Heilman v. Cook et al

Filing 157

ORDER (1) Overruling Plaintiff's Objections; (2) adopting 123 Report and Recommendation; and (3) Denies Plaintiff's Motion to Rejoin Party. Signed by Judge Janis L. Sammartino on 2/24/2017. (All non-registered users served via U.S. Mail Service) (fth)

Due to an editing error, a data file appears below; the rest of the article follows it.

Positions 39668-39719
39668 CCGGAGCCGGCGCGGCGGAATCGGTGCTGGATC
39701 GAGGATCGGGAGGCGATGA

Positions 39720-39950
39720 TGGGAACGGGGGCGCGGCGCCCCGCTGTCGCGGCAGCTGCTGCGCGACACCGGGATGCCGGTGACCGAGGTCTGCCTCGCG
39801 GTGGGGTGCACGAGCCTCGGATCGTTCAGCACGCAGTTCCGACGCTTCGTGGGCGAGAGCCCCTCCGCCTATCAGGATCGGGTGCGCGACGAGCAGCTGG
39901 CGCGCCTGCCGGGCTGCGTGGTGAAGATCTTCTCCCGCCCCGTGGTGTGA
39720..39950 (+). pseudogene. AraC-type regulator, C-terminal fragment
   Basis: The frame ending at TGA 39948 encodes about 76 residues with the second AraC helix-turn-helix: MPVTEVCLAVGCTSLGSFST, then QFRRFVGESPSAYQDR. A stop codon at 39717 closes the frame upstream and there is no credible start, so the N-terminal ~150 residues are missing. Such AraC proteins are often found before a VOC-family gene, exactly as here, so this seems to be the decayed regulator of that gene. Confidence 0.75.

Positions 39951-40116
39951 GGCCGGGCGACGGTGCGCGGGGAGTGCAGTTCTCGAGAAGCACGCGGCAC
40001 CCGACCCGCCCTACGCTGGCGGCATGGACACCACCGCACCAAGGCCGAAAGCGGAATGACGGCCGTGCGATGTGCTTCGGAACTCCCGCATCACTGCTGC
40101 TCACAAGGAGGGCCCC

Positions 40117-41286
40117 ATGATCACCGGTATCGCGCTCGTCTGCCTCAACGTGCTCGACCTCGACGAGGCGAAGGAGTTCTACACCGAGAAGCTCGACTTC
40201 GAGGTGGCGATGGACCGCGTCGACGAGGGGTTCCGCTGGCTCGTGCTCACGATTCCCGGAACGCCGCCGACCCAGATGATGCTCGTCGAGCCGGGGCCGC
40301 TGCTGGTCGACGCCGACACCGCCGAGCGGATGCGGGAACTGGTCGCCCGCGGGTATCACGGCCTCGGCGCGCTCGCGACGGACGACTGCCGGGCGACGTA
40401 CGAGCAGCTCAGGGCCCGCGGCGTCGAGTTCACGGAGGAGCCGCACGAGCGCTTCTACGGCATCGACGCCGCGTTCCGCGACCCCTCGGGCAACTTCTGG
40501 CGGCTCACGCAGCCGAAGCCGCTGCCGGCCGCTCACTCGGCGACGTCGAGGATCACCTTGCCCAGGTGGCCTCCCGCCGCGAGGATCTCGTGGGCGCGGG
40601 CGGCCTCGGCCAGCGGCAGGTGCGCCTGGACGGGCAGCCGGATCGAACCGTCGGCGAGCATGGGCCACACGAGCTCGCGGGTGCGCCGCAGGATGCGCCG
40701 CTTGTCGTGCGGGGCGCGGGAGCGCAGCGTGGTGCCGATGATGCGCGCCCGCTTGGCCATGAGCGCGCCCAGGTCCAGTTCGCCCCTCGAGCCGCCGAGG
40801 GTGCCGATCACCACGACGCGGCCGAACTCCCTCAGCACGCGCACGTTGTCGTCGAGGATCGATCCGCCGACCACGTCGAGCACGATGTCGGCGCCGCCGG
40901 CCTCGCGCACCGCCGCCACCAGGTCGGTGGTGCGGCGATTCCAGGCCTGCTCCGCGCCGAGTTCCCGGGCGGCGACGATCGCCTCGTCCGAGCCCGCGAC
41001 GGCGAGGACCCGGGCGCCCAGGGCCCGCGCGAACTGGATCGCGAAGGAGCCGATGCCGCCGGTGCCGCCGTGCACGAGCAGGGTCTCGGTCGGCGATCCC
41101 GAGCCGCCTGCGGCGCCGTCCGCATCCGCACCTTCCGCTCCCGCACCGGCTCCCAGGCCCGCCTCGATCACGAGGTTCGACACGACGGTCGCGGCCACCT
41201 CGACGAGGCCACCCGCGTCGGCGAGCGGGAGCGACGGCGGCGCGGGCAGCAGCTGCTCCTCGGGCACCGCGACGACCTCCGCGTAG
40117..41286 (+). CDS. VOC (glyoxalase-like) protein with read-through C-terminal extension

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1 2 3 4 5 6 7 8 UNITED STATES DISTRICT COURT 9 SOUTHERN DISTRICT OF CALIFORNIA 10 11 12 THOMAS JOHN HEILMAN, CDCR #H-76785, 15 ORDER (1) OVERRULING PLAINTIFF’S OBJECTIONS; AND (2) ADOPTING REPORT AND RECOMMENDATION Plaintiff, 13 14 Case No.: 14-CV-1412 JLS (MDD) v. J. COOK, et al., Defendants. 16 (ECF Nos. 95, 123, 130) 17 Presently before the Court are: (1) Magistrate Judge Mitchell D. Dembin’s Report 18 and Recommendation (“R&R”) advising that the Court deny Plaintiff’s motion to rejoin 19 party (“R&R,” ECF No. 123); and (2) Plaintiff Thomas John Heilman’s Objections to the 20 R&R (“R&R Obj.”, ECF No. 130). Having considered the facts and the law, the Court (1) 21 OVERRULES Plaintiff’s Objections, (2) ADOPTS the R&R in its entirety, and (3) 22 DENIES Plaintiff’s motion to rejoin party (ECF No. 95). 23 BACKGROUND 24 Judge Dembin’s R&R contains a thorough and accurate recitation of the factual and 25 procedural histories underlying Plaintiff’s motion to rejoin party. (See R&R 2–4,1 ECF No. 26 123.) This Order incorporates by reference the background as set forth therein. 27 28 1 Pin citations refer to the CM/ECF page numbers electronically stamped at the top of each page. 1 14-CV-1412 JLS (MDD) 1 2 LEGAL STANDARDS I. Review of Report and Recommendation 3 Federal Rule of Civil Procedure 72(b) and 28 U.S.C. § 636(b)(1) set forth a district 4 court’s duties regarding a magistrate judge’s report and recommendation. The district court 5 “shall make a de novo determination of those portions of the report . . . to which objection 6 is made,” and “may accept, reject, or modify, in whole or in part, the findings or 7 recommendations made by the magistrate judge.” 28 U.S.C. § 636(b)(1)(c); see also United 8 States v. Raddatz, 447 U.S. 667, 673–76 (1980). In the absence of a timely objection, 9 however, “the Court need only satisfy itself that there is no clear error on the face of the 10 record in order to accept the recommendation.” Fed. R. Civ. P. 72 advisory committee’s 11 note (citing Campbell v. U.S. Dist. Court, 510 F.2d 196, 206 (9th Cir. 1974)). 12 II. 13 14 15 16 Amending Complaint to Rejoin Party Judge Dembin correctly set out the legal standards involved in Plaintiff’s motion, which the Court here largely repeats. (See R&R 4–6, ECF No. 123.) Plaintiff’s motion to amend his First Amended Complaint (“FAC”) to rejoin Dr. Chau as a party is governed by Federal Rules of Civil Procedure 15, 16(b)(4), and 21. 17 Once the deadline for joining parties and amending pleadings set in the Rule 16(b) 18 Scheduling Order has passed, no addition of parties or amendment of pleadings is permitted 19 unless the movant shows good cause for modifying the Scheduling Order. Fed. R. Civ. P. 20 16(b)(4); Johnson v. Mammoth Recreations, Inc., 975 F.2d 604, 609 (9th Cir. 1992) 21 (holding that district court did not abuse discretion in denying leave to amend where 22 plaintiff failed to show good cause for amending the scheduling order). 23 Rule 15(a)(2) states “[t]he court should freely give leave [to amend] when justice so 24 requires.” This Rule should be applied with “extreme liberality.” Sonoma Cty. Ass’n of 25 Retired Emp. v. Sonoma Cty., 708 F.3d 1109, 1117 (9th Cir. 2013) (citing Owens v. Kaiser 26 Found. Health Plan, Inc., 244 F.3d 708, 712 (9th Cir. 2001)). Nevertheless, courts may 27 decline to grant leave to amend if there is “strong evidence” of “undue delay, bad faith or 28 dilatory motive on the part of the movant, repeated failure to cure deficiencies by 2 14-CV-1412 JLS (MDD) 1 amendments previously allowed, undue prejudice to the opposing party by virtue of 2 allowance of the amendment, [or] futility of amendment, etc.” Id. (quotation omitted). 3 “[T]he consideration of prejudice to the opposing party carries the greatest weight.” (Id.) 4 Amendments seeking to add parties are granted less freely than amendments seeking to 5 add claims. Union Pac. R.R. Co. v. Nev. Power Co., 950 F.2d 1429, 1432 (9th Cir. 1991); 6 see Becherer v. Merrill Lynch, Pierce, Fenner & Smith, Inc., 43 F.3d 1054, 1069 (6th Cir. 7 1995) (denying amendment to add party over one year after complaint filed denied as too 8 prejudicial to new party). 9 Rule 21 concerning “Misjoinder and Nonjoinder of Parties,” states that “[m]isjoinder 10 of parties is not a ground for dismissing an action. On motion or on its own, the court may 11 at any time, on just terms, add or drop a party. The court may also sever any claim against 12 a party.” Here, Plaintiff’s request is more appropriately considered under Rules 15 and 16 13 than Rule 21. Nevertheless, the same test applies to Plaintiff’s request under either Rule. 14 “The liberal standard of Rule 15 also applies to Rule 21 motions.” De Malherbe v. Int’l 15 Union of Elevator Constructors, 438 F. Supp. 1121, 1128 (N.D. Cal. 1977) (citing Fair 16 Housing Dev. Fund Corp. v. Burke, 55 F.R.D. 414, 419 (E.D.N.Y. 1972)). The test of 17 whether additions or subtractions of parties should be allowed under Rule 21, like the test 18 under Rule 15, is whether such action will prejudice the non-moving party, and whether it 19 will serve to avoid multiplicity of suits. Helene Curtis Indus. v. Sales Affiliates, 105 F. 20 Supp. 886, 900 (S.D.N.Y. 1952), affirmed 199 F.2d 732 (2d Cir. 1952). “[P]rejudice to the 21 non-moving party will defeat a Rule 21 motion.” Sable Commc’ns of Cal. Inc. v. Pac. Tel. 22 & Tel. Co., 890 F.2d 184, 191 n.13 (9th Cir. 1989) (citing Helene Curtis Indus., supra). 23 24 ANALYSIS I. Summary of the R&R Conclusion 25 Judge Dembin concluded that Plaintiff failed to meet his burdens under Rules 15, 26 16(b)(4), and 21 to show re-joinder of Dr. Chau should be granted. (R&R 6, ECF No. 123.) 27 As to Rule 16(b)(4), Judge Dembin concluded that Plaintiff did not claim or attempt 28 to show diligence or a reasonable excuse for the delay. (Id. at 7.) Specifically, Judge 3 14-CV-1412 JLS (MDD) 1 Dembin noted that Plaintiff did not move the Court to modify its Scheduling Order, made 2 no effort to show good cause for modifying the Scheduling Order, and did not explain why 3 he could not meet the scheduling deadline or how he was diligent in attempting to comply 4 with the deadline set for joining parties. (Id. at 6.) Judge Dembin further noted that Plaintiff 5 offered no explanation for why he dismissed Dr. Chau at the outset of discovery only to 6 attempt to rejoin him just as the discovery phase was set to expire. (Id. at 6–7.) For example, 7 Plaintiff pointed to no new information learned through discovery as the impetus to rejoin 8 Dr. Chau, and Judge Dembin noted that Plaintiff’s description of Dr. Chau’s role in the 9 initial complaint mirrored Plaintiff’s allegations about Dr. Chau in his motion to rejoin. 10 (Id. at 7 (compare ECF No. 95, at 4, with ECF No. 1, at 35–38 (both alleging that Dr. Chau 11 falsified medical records to conceal fellow CDCR personnel’s conduct and was 12 deliberately indifferent to Plaintiff’s injuries and the risks of infection))). Thus, Judge 13 Dembin concluded that Plaintiff has not shown diligence in seeking to rejoin Dr. Chau 14 under Rule 16 and recommends that Plaintiff’s motion be denied on this basis. 15 Judge Dembin similarly concluded that Plaintiff’s motion should be denied for 16 unexplained delay and prejudice to the current Defendants under Rules 15 and 21. (Id. at 17 7.) Judge Dembin found that Plaintiff offered no explanation for why he dismissed Dr. 18 Chau at the outset of discovery, and that he did not explain why he did not know or should 19 not have known of the facts forming the basis for rejoining Dr. Chau sooner. (Id. at 7–8.) 20 More importantly, Judge Dembin found that leave to amend should be denied because it 21 would substantially prejudice the current Defendants and Dr. Chau. (Id. at 8.) Given that 22 discovery had almost closed, Dr. Chau would have no meaningful chance to conduct 23 discovery. (Id.) And the other Defendants would be prejudiced by having to wait for 24 continued discovery and its ensuing delay on their resolution of the case. (Id.) Thus, Judge 25 Dembin recommends that Plaintiff’s motion be denied for the unexplained delay and 26 prejudice to the current Defendants and Dr. Chau. (Id.) 27 /// 28 /// 4 14-CV-1412 JLS (MDD) 1 II. Summary of Petitioner’s Objections 2 Plaintiff objects to a Judge Dembin’s R&R on a few grounds. First, he argues that 3 good cause exists to amend his complaint because he only realized his mistake in dropping 4 Dr. Chau after he received answers from certain Defendants. (R&R Obj. 2–3, ECF No. 5 130.) Second, allowing Dr. Chau to serve as an expert against Plaintiff in this case instead 6 of a Defendant would constitute perjury. (Id. at 3.) Third, Plaintiff objects to Judge 7 Dembin’s interpretation and application of several cases to his present case. (Id. at 3–5.) 8 Fourth and finally, Plaintiff argues that the Court should have liberally construed his 9 motion to rejoin Dr. Chau as also including a motion to modify the scheduling order. (Id. 10 at 8.) 11 III. 12 13 Court’s Analysis The Court will review, de novo, each part of the R&R to which Petitioner has objected. 14 A. Objection One—Good Cause to Amend 15 Plaintiff argues that there is good cause to amend his FAC. Specifically, Plaintiff 16 realized that he had misidentified Defendants Dr. Chau’s and Dr. Cook’s role in his case, 17 since Dr. Cook only documented Plaintiff’s injury after Dr. Chau had initiated the 18 diagnosis. (Id. at 2.) Plaintiff claims that he only realized their proper roles after he received 19 certain Defendants’ answers to his Complaint. (Id. at 2–3.) 20 However, the Court agrees with Judge Dembin that Plaintiff had already set forth 21 similar—and other—allegations against Dr. Chau in his FAC and in his original complaint. 22 (See, e.g., FAC 15–17, ECF No. 18; see also ECF No. 1, at 35–38 (collecting allegations 23 against Dr. Chau in his original complaint).) So Plaintiff already suspected that Dr. Chau 24 played a role in his case, despite Plaintiff’s claim that it was only after receiving certain 25 answers that he allegedly confirmed Dr. Chau’s precise role in the matter. The Court agrees 26 with Judge Dembin that these similarities weigh against a finding of diligence on Plaintiff’s 27 part, and thus the Court concludes that Plaintiff has not shown diligence or a reasonable 28 excuse for the delay. 5 14-CV-1412 JLS (MDD) 1 Additionally, despite Plaintiff’s allegations against Dr. Chau in his original 2 complaint and his FAC, on May 2, 2016 he voluntarily asked the Court to dismiss Dr. Chau 3 from the case. (ECF No. 65.) He gave no reason why, a fact that he admits. (R&R Obj. 2, 4 ECF No. 130 (“[Plaintiff] admittedly did not provide reasons for a ruling to dismiss Dr. Jo 5 Chau as a party.”).) The Court granted his request on May 18, 2016. (ECF No. 68.) In view 6 of this, the Court agrees with Judge Dembin that rejoining Dr. Chau would result in 7 substantial prejudice to all of the Defendants. As to Dr. Chau, discovery is over and any 8 expedited discovery schedule as to him would prejudice his due process rights. 9 Additionally, the remaining Defendants would be prejudiced by having to wait for the close 10 of discovery against Dr. Chau, regardless of the duration of that process. Thus, the Court 11 finds that rejoining Dr. Chau would unduly prejudice the current Defendants and Dr. Chau. 12 Accordingly, the Court OVERRULES Plaintiff’s first objection. 13 B. Objection Two—Dr. Chau as an Expert Witness 14 Plaintiff also argues that Dr. Chau must be rejoined because to allow him to serve as 15 Defendants’ expert witness against him would amount to perjury. (R&R Obj. 3, ECF No. 16 130.) However, Plaintiff does not explain how this supports his argument that the Court 17 should allow Plaintiff to amend his FAC to include Dr. Chau. And to the extent Plaintiff is 18 concerned that Dr. Chau will commit perjury at trial, Plaintiff is free to object to his 19 testimony or otherwise challenge his findings. Accordingly, the Court OVERRULES 20 Plaintiff’s second objection. 21 C. Objection Three—Case Law Citations 22 Plaintiff argues that two cases cited by Judge Dembin in support of his R&R are 23 inapplicable to Plaintiff’s case. First, Plaintiff distinguishes Kaplan v. Rose, 49 F.3d 1363 24 (9th Cir. 1994), on the grounds that in Kaplan the plaintiff attempted to amend his 25 complaint after discovery was completed and trial was only two months away. (R&R Obj. 26 4, ECF No. 130.) But Judge Dembin did not cite Kaplan to compare the stage in litigation. 27 Rather, Judge Dembin cited Kaplan because the Ninth Circuit affirmed a denial of 28 amendment where the movant knew or should have known when drafting the complaint 6 14-CV-1412 JLS (MDD) 1 about the facts on which he would base his amendment. (See R&R 8, ECF No. 123 (citing 2 Kaplan, 49 F.3d at 1370).) While the facts of Kaplan in this regard are different, the Court 3 finds that Judge Dembin did not commit error in relying on Kaplan for this proposition, 4 and indeed properly extended it to Plaintiff’s case based on the allegations against Dr. Chau 5 in Plaintiff’s original complaint and FAC. 6 Second, Plaintiff argues that Judge Dembin erroneously relied on Eminence Capital, 7 LLC v. Aspeon, Inc., 316 F.3d 1048, 1052 (9th Cir. 2003), because, in that case, the Ninth 8 Circuit found the district court abused its discretion when denying plaintiff leave to amend 9 his complaint. (R&R Obj. 6–7, ECF No. 130.) However, Judge Dembin merely relied on 10 this case for the legal proposition that “prejudice is the ‘touchstone of the inquiry rule under 11 rule 15(a),’” (R&R 8, ECF No. 123 (citing Eminence Capital, 316 F.3d at 1052)), not for 12 support from the case’s underlying facts. 13 In addition, while Plaintiff correctly notes that in Eminence Capital the Ninth Circuit 14 stated that a denial of leave to amend without any explanation is subject to reversal, 316 15 F.3d at 1052, here Judge Dembin has given Plaintiff several reasons why he recommends 16 denying Plaintiff leave to amend. (See generally R&R, ECF No. 123.) Indeed, while 17 Plaintiff argues that Judge Dembin inappropriately found that Dr. Chau would suffer 18 prejudice because he has had no meaningful opportunity to conduct discovery, when 19 Plaintiff argues he previously propounded some discovery, (R&R Obj. 7–8, ECF No. 130), 20 that does not mean that Judge Dembin’s finding was erroneous. Specifically, Judge 21 Dembin did not state that Dr. Chau had no opportunity for discovery; rather, he stated that 22 whatever discovery Dr. Chau previously propounded was not “meaningful.” (R&R 8, ECF 23 No. 123.) In any case, the Court finds that rejoining Dr. Chau would substantially prejudice 24 him and the remaining Defendants, as discussed above. (See also id. at 8–9.) Accordingly, 25 the Court OVERRULES Plaintiff’s third objection. 26 /// 27 /// 28 /// 7 14-CV-1412 JLS (MDD) 1 D. Objection Four—The Court Should Have Liberally Construed Plaintiff’s 2 Motion 3 Finally, Plaintiff objects to Judge Dembin’s order because he argues Judge Dembin 4 should have additionally construed his motion to rejoin party as a motion to modify the 5 scheduling order. (R&R Obj. 8–9, ECF No. 130.) Plaintiff admits that he did not title his 6 motion as one to modify the scheduling order, but he argues that Judge Dembin should 7 have liberally construed his pleading given that Plaintiff is proceeding pro se. (Id.) Plaintiff 8 is correct that the Court must liberally construe the filings and motions of a pro se inmate 9 in a civil suit. See, e.g., Thomas v. Ponder, 611 F.3d 1144, 150 (9th Cir. 2010). However, 10 Plaintiff does not identify a statement in his motion to rejoin party that Judge Dembin 11 should have also construed as a motion to modify the scheduling order. Nor can the Court 12 discern any. Without more, the Court declines to find that Judge Dembin should have more 13 liberally construed Plaintiff’s motion to include additional relief. Accordingly, the Court 14 OVERRULES Plaintiff’s fourth objection. 15 CONCLUSION 16 For the foregoing reasons, the Court (1) OVERRULES Plaintiff’s Objections, (2) 17 ADOPTS the R&R in its entirety, and (3) DENIES Plaintiff’s motion to rejoin party (ECF 18 No. 95). 19 20 IT IS SO ORDERED. Dated: February 24, 2017 21 22 23 24 25 26 27 28 8 14-CV-1412 JLS (MDD)